I know, the Tour is almost finished and I am far behind in my recipes. Life got in the way, in a good way that is, as I have signed a new client who I have been trying to work with since I started my business. So it is all good.
Episode 3 relates to Stages 10 and 11 which were based across the South West of France and the Pyrénnées, and what best recipe comes to mind from there? Rich, earthy, wintery and perfectly appropriate for my Australian readers who are still experiencing winter, although it feels like Spring today. It should include duck or foie gras, other meats and vegetables, so here it is:
You are not visiting my site to get told to buy a conserved Cassoulet, although some can be very good.
So how do we go about it, then? Well, first a word of caution as this recipe is expensive in terms of the time involved and the cost of the ingredients. It is also better cooked in large quantities, so if it's only you and your significant other, visit Jean-Marc at the Orange Grove Market and it will be quicker and cheaper. In my case with 4 or 5 people around the table, it starts to make sense, and in that particular case, I did it just for you my dear readers and a young man who stayed with us for a couple of weeks last year. Now, feel free to compensate me for my trouble with a good bottle of Bordeaux - my address is in the footer!
More seriously, you will need to buy some organic beans, some magrets or confit legs, some duck fat and some saucisses de Toulouse. See my choices below:
You will also need some onions, carrots and potatoes to garnish in the end.
Now that you have spent your good money on quality ingredients, it is time to use them properly, and that entails starting to prepare at least the day before you want to serve. If you can, add an extra day, so the cooked cassoulet can rest overnight and reheated on the day.
You need to first soak the beans in cold water overnight. But let's start with cooking the duck!
In my case, Commissary Kitchen did most of the work for me and I just had to re-heat the duck legs in plenty duck fat in the oven for half an hour. If you start from scratch, then slow cook them for 2 hours at relatively low temperature like 160 degrees. Rest overnight in the fridge.
It all started there decades ago: We were driving back from Salon de Provence where we had spent sometime with my maternal grandparents and we were heading home which was in Tours at that time. There is a big obstacle in the way, a very wide mountain range called Le Massif Central - The Central Range could be a translation. There was no freeway at the time and only a road on each side of the Rhone river, one called the Nationale 7, now doubled by the A& freeway and the Nationale 6 on the west side of the Rhone. We drove down via Roanne and the N7, but on the way back, the traffic was horrendous with trucks and other vacationists, so Dad decided to go via the N6 instead and rather that heading to Roanne again, he decided to explore another route...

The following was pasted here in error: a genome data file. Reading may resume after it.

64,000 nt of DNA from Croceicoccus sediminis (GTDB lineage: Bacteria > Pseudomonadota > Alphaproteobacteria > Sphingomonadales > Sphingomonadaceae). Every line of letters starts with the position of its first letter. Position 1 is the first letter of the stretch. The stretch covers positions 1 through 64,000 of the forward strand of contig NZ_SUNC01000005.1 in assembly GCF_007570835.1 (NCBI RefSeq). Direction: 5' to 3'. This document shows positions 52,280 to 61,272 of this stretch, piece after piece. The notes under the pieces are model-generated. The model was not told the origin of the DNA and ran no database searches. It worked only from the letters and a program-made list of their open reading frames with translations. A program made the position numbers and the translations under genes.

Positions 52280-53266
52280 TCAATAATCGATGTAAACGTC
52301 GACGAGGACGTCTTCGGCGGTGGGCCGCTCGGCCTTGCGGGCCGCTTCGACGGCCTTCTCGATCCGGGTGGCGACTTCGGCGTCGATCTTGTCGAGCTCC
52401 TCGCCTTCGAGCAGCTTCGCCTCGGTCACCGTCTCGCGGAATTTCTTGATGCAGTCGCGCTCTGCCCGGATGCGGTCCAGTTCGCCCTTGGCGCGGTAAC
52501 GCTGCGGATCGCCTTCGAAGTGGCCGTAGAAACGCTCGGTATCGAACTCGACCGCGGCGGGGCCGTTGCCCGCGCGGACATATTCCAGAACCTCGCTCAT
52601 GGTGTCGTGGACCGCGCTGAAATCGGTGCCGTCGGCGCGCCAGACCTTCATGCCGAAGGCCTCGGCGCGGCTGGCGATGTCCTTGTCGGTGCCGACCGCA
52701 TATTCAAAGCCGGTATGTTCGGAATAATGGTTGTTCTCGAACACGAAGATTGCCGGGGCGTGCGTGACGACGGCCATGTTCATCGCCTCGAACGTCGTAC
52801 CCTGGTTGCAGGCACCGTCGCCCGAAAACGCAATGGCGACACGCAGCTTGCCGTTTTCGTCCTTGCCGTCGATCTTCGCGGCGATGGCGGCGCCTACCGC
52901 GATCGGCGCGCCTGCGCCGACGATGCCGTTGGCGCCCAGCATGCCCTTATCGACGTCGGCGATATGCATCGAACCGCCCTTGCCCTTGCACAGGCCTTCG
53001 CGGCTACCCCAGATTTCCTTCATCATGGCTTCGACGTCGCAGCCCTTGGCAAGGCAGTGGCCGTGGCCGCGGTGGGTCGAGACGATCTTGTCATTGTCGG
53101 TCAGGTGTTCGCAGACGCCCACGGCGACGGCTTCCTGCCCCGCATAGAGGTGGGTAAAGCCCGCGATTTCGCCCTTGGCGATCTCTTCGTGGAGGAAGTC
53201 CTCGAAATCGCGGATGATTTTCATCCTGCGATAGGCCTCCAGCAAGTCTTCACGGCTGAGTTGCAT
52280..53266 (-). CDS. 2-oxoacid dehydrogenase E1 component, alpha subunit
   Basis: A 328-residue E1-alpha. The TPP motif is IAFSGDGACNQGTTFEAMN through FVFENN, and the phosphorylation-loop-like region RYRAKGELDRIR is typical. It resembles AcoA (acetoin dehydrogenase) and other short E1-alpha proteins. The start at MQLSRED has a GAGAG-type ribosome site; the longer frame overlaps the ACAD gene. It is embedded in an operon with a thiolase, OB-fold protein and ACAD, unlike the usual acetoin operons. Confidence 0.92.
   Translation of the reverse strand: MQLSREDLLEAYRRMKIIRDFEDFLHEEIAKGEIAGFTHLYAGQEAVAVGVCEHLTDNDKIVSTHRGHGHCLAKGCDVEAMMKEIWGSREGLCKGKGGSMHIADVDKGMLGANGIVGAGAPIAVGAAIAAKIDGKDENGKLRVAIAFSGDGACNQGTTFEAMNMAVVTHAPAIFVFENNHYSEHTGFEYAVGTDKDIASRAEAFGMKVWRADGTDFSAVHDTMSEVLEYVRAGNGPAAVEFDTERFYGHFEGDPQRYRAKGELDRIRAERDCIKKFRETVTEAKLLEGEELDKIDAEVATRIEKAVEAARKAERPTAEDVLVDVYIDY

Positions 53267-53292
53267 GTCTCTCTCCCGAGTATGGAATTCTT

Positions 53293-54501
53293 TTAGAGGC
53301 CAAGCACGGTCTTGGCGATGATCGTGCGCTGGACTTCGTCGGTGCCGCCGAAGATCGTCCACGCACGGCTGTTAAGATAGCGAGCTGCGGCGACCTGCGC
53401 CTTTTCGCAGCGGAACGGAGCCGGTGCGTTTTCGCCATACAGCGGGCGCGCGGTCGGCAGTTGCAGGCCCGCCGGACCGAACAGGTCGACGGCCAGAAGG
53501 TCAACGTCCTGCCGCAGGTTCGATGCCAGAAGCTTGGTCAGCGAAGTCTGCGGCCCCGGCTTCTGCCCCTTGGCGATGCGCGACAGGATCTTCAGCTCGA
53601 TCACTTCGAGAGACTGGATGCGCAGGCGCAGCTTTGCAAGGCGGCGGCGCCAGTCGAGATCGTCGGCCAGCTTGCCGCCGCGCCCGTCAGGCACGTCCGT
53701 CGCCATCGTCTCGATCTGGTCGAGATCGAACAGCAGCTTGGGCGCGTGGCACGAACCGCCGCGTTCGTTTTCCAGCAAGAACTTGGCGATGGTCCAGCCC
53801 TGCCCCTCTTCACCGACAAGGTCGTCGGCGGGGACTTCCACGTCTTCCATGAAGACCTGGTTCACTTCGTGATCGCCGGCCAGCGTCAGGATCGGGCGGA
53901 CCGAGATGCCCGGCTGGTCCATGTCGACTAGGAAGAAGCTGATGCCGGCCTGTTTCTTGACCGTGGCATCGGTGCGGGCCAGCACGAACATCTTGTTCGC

Once he was on that road and Mum had calmed down a little about the change of plan(!) he stopped to look at a map (a real one, no iPhone then...) and decided we could reach the charming Lamastre in time for dinner. He then checked the Michelin guide and decided that we would stay and eat dinner at the Hotel du Midi. There was obviously no telephone nearby to reserve and we went on the odd chance that we would find a room and a table...And we did!
And what a dinner we had! I can't recall what we had as a starter, but we surely had one, and then we had the specialty of the region: Poulet aux morilles et à la crème - We probably had some cheese but I certainly remember the dessert: Fresh raspberries with guess what? More crème fruit!. Mum and Dad obviously enjoyed some wine, but again nat the time it was beyond my care!
So when my children asked me what I would like them to cook for my birthday dinner last night, I thought it would be nice to try to make that recipe as a tribute to my late father, but also because I knew I could get some beautiful morilles (morels) from my friends at Commissary Kitchen...
In essence, the recipe is a glorified Chicken Fricassée with lots of shallots and garlic, as well as plenty butter and cream and a good dose of Chardonnay. It was cooked in the versatile Australian frying pan, which is conveniently located under a good light, so we could easily record the process for your benefit! So here it is without further delay...
My Birthday Dinner - Ceviche of scallops for starters!
My Birthday Dinner - Poulet aux Morilles - Chicken fricassee with Morels
My Birthday Dinner - Fromage et Dessert!
Well, I hope you enjoyed reading through my birthday celebrations....But there is more cooking on the way as I got a new set of "casseroles" as a present and I have been recently appointed as the exclusive Architectural Sales representative for a new brand of kitchen appliances from Italy!
Born in France, well travelled, relocated to Sydney in 1997.
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